Shortly after the Fourth of July, I took a trip out to Lawrence, Kansas, to complete an exam for one of the summer classes that I am taking. As usual, I flew United from Denver, which is one of three carriers that offer non-stop service to Kansas City (MCI). The others are Frontier, which I used to fly all the time before gaining status on United, and then Southwest, the airline that I'll never fly in this lifetime.
After meeting up with some friends that night, and then taking my exam the following morning, I had a couple of hours before my flight back to Denver, which I used to visit the TWA Museum in at the Downtown Kansas City Airport. Unfortunately, the airport is located in Missouri, but I'll save those jokes for another post ;-)
The TWA Museum has been in Kansas City for quite some time, although it just recently moved to it's new location at the downtown airport. Previously, it was located near the KC expo center by the main airport, but attempts to visit it always failed due to lack of information on their hours or location.
On June 7th, the museum moved into a new location, the former headquarters for Transcontinental & Western Air (T&WA), thanks to a donation from Signature Flight Support. Although small, the museum has plans to grow, and is in talks with Signature to secure more space.
Thanks to the assistance of a former TWA mechanic, the museum has items that allow the public to see what it was like to fly during the golden days of air travel. Just imagine, no TSA, or cramped economy cabins, and the airlines actually treated their customers as if they valued their business! (I'm looking at you, Jeff $mi$ek).
The museum charges a very modest $5 entry fee (or less for children & seniors), which comes with a brochure that includes a great deal of information about the items in the nine cases that line the wall. Additionally, I was the only person visiting the museum at that time, which meant that one of the museum volunteers walked around with me, explaining what each item was. I thorougly enjoyed talking to the volunteer, although it mad me sad to discuss my memories of flying TWA out of Denver to visit my Grandparents for Thanksgiving. TWA was also the airline that I got my first operational-upgrade to first class on! :-)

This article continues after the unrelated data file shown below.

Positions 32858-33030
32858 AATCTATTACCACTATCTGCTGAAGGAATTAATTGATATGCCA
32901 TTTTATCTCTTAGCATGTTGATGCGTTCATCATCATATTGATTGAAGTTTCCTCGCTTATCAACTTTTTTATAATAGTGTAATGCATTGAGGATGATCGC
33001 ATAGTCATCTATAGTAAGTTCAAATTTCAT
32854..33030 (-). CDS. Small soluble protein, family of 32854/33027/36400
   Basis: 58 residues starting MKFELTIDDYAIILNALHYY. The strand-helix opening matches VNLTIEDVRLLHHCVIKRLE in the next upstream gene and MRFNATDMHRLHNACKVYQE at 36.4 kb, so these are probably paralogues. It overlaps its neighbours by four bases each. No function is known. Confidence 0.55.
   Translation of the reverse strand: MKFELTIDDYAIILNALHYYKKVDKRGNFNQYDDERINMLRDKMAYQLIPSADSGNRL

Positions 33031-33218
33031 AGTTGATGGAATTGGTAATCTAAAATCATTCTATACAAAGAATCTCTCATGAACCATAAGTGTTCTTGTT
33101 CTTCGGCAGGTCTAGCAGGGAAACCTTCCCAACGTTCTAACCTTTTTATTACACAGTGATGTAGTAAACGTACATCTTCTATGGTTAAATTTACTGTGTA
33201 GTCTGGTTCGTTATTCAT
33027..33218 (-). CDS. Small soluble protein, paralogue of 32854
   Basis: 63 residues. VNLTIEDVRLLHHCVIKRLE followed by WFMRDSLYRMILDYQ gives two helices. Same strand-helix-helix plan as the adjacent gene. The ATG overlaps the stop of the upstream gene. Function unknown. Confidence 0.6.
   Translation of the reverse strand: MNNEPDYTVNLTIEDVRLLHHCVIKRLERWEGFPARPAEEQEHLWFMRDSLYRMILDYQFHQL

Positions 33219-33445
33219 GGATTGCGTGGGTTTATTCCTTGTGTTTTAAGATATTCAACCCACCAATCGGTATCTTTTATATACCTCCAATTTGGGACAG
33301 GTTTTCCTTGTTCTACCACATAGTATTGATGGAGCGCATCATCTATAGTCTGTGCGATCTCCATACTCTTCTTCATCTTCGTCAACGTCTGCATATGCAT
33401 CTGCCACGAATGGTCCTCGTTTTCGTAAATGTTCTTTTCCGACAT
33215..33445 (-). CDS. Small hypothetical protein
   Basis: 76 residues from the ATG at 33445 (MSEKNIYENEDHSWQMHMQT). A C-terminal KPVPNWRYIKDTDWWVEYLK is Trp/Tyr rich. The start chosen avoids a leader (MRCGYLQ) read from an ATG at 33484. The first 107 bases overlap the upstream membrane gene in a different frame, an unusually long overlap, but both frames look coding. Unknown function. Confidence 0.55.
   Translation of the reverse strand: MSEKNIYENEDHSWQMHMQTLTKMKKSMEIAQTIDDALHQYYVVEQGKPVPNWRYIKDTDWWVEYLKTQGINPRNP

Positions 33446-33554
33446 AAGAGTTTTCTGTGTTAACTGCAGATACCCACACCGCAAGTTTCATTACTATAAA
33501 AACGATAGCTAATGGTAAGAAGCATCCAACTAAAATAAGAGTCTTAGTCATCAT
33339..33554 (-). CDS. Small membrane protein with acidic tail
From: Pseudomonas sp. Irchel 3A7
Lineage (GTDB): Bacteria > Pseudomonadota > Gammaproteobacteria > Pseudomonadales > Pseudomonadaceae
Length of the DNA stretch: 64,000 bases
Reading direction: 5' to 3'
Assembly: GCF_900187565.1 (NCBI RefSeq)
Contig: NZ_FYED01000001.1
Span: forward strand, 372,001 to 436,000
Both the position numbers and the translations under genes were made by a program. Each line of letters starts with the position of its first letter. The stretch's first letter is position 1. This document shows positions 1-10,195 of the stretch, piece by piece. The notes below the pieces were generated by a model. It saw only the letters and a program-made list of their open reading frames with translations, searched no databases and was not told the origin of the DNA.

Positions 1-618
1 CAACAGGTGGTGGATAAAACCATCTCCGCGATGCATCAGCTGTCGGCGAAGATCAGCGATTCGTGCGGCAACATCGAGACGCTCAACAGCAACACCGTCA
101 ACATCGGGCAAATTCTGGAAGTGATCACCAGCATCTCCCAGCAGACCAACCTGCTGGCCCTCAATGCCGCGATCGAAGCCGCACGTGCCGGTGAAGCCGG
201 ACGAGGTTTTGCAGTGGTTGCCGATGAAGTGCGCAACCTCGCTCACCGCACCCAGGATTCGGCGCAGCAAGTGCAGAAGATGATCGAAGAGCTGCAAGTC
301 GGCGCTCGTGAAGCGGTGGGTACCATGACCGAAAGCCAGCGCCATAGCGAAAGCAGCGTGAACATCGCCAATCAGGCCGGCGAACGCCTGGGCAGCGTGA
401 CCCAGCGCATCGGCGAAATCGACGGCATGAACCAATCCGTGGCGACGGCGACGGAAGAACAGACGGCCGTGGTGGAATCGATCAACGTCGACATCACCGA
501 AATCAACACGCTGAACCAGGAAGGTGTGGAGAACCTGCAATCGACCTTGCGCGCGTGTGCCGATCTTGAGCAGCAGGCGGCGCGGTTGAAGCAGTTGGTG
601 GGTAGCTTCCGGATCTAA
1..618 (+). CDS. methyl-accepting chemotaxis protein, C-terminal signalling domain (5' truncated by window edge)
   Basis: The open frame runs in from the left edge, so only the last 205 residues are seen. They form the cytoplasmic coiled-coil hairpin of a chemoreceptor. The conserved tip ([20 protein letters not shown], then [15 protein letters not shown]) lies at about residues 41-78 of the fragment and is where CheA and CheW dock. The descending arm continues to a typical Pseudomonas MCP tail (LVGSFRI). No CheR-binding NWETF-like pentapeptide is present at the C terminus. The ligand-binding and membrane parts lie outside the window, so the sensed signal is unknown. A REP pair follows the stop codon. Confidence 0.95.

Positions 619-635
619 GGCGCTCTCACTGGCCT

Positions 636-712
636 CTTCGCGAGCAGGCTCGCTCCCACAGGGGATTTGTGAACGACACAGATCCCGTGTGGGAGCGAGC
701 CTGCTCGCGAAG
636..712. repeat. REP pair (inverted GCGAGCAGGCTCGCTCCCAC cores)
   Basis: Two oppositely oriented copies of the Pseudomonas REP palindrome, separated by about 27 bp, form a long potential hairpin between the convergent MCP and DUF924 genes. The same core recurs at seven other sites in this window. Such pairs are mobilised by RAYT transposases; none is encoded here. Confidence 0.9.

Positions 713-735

There are a total of nine hand-made cases in the viewing area, and each contains an unbelievable amount of TWA memorbilia. Some of the items included are a wicker chair that was installed in the Ford Tri-Motor, various flight attendant uniforms from the 1930s and up, as well as various pins that were worn by TWA employees. Given my limited time to visit the museum, and my dying camera battery, I was not able to take a picture of each case. However, I plan to visit the museum again in August, after I have moved back to KU. I plan to take my DSLR and spend most of the day taking photos, at which point I'll put up the full description from each case. Below are a number of photos that I took, as well as the link to the photo gallery which they are stored in.
Long live the Boeing 757!
Imagine this menu on your next international first or business class flight!
An article in the Kansas City Star about TWA doubling STL flights, while reducing them at MCI
The rest of my photos are here: TWA Museum - Kansas City, MO
Although I only had an hour to browse the memorbilia and exhibits at the TWA museum, I left with a great deal of knowledge about the airline that took me to see my grandparents on seveal occasions. The flight attendants working in the museum had a great deal of pride for their former airline, and were happy to share their knowledge.
AA/TWA Merger Commercial
For more information, as well as directions to the museum, please visit their website.